N2 - BACKGROUND: Classical Hodgkin's lymphoma (cHL), although a malignant disease, has many features in common with an inflammatory condition. The aim of this study was to establish the molecular characteristics of the two most common cHL subtypes, nodular sclerosis (NS) and mixed cellularity (MC), based on molecular profiling and immunohistochemistry, with special reference to the inflammatory microenvironment. METHODS: We analysed 44 gene expression profiles of cHL whole tumour tissues, 25 cases of NS and 19 cases of MC, using Affymetrix chip technology and immunohistochemistry. RESULTS: In the NS subtype, 152 genes showed a significantly higher expression, including genes involved in extracellular matrix (ECM) remodelling and ECM deposition similar to wound healing. Among these were SPARC, CTSK and COLI. Immunohistochemistry revealed that the NS-related genes were mainly expressed by macrophages and fibroblasts. Fifty-three genes had a higher expression in the MC subtype, including several inflammation-related genes, such as C1Q alpha, C1Q beta and CXCL9. In MC tissues, the C1Q subunits were mainly expressed by infiltrating macrophages. CONCLUSIONS AND INTERPRETATIONS: We suggest that the identified subtype-specific genes could reflect different phases of wound healing. Our study underlines the potential function of infiltrating macrophages in shaping the cHL tumour microenvironment. British Journal of Cancer (2009) 101, 1393-1401. doi:10.1038/sj.bjc.6605238 www.bjcancer.com Published online 22 September 2009 (C) 2009 Cancer Research UK

AB - BACKGROUND: Classical Hodgkin's lymphoma (cHL), although a malignant disease, has many features in common with an inflammatory condition. The aim of this study was to establish the molecular characteristics of the two most common cHL subtypes, nodular sclerosis (NS) and mixed cellularity (MC), based on molecular profiling and immunohistochemistry, with special reference to the inflammatory microenvironment. METHODS: We analysed 44 gene expression profiles of cHL whole tumour tissues, 25 cases of NS and 19 cases of MC, using Affymetrix chip technology and immunohistochemistry. RESULTS: In the NS subtype, 152 genes showed a significantly higher expression, including genes involved in extracellular matrix (ECM) remodelling and ECM deposition similar to wound healing. Among these were SPARC, CTSK and COLI. Immunohistochemistry revealed that the NS-related genes were mainly expressed by macrophages and fibroblasts. Fifty-three genes had a higher expression in the MC subtype, including several inflammation-related genes, such as C1Q alpha, C1Q beta and CXCL9. In MC tissues, the C1Q subunits were mainly expressed by infiltrating macrophages. CONCLUSIONS AND INTERPRETATIONS: We suggest that the identified subtype-specific genes could reflect different phases of wound healing. Our study underlines the potential function of infiltrating macrophages in shaping the cHL tumour microenvironment. British Journal of Cancer (2009) 101, 1393-1401. doi:10.1038/sj.bjc.6605238 www.bjcancer.com Published online 22 September 2009 (C) 2009 Cancer Research UK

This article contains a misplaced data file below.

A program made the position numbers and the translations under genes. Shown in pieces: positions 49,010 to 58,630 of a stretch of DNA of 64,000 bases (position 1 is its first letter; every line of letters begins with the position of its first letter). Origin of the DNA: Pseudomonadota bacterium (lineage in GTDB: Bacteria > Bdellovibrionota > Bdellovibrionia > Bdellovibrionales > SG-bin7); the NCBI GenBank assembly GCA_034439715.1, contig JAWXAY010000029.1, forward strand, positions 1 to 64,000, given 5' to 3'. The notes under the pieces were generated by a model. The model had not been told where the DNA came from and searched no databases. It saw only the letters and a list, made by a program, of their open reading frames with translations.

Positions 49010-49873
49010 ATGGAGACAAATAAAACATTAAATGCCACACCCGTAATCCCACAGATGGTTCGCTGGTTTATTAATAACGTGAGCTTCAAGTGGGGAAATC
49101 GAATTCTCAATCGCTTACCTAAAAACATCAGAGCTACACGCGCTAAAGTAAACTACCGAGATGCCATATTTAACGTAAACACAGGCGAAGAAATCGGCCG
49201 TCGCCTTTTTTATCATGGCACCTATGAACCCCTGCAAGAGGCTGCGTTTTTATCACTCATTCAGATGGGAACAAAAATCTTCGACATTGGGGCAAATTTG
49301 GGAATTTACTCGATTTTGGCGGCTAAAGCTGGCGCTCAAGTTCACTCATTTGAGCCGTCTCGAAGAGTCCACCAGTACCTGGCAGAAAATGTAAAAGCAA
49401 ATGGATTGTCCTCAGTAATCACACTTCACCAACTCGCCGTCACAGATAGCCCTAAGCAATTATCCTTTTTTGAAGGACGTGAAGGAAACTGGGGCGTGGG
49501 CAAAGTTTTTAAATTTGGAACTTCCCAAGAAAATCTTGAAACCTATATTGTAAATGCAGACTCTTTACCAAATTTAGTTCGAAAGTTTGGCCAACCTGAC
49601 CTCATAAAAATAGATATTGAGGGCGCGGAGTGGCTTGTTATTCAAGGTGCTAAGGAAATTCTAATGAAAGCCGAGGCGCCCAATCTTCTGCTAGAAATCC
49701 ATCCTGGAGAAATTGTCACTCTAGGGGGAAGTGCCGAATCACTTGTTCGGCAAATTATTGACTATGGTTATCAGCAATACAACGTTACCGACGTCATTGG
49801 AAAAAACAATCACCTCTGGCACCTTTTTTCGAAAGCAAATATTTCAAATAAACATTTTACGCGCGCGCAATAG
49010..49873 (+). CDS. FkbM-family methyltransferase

KW - wound healing

KW - Hodgkin's lymphoma

KW - gene expression

KW - microenvironment

U2 - 10.1038/sj.bjc.6605238

DO - 10.1038/sj.bjc.6605238

M3 - Article

C2 - 19773754

VL - 101

SP - 1393

EP - 1401

JO - British Journal of Cancer

JF - British Journal of Cancer

SN - 0007-0920

IS - 8

ER -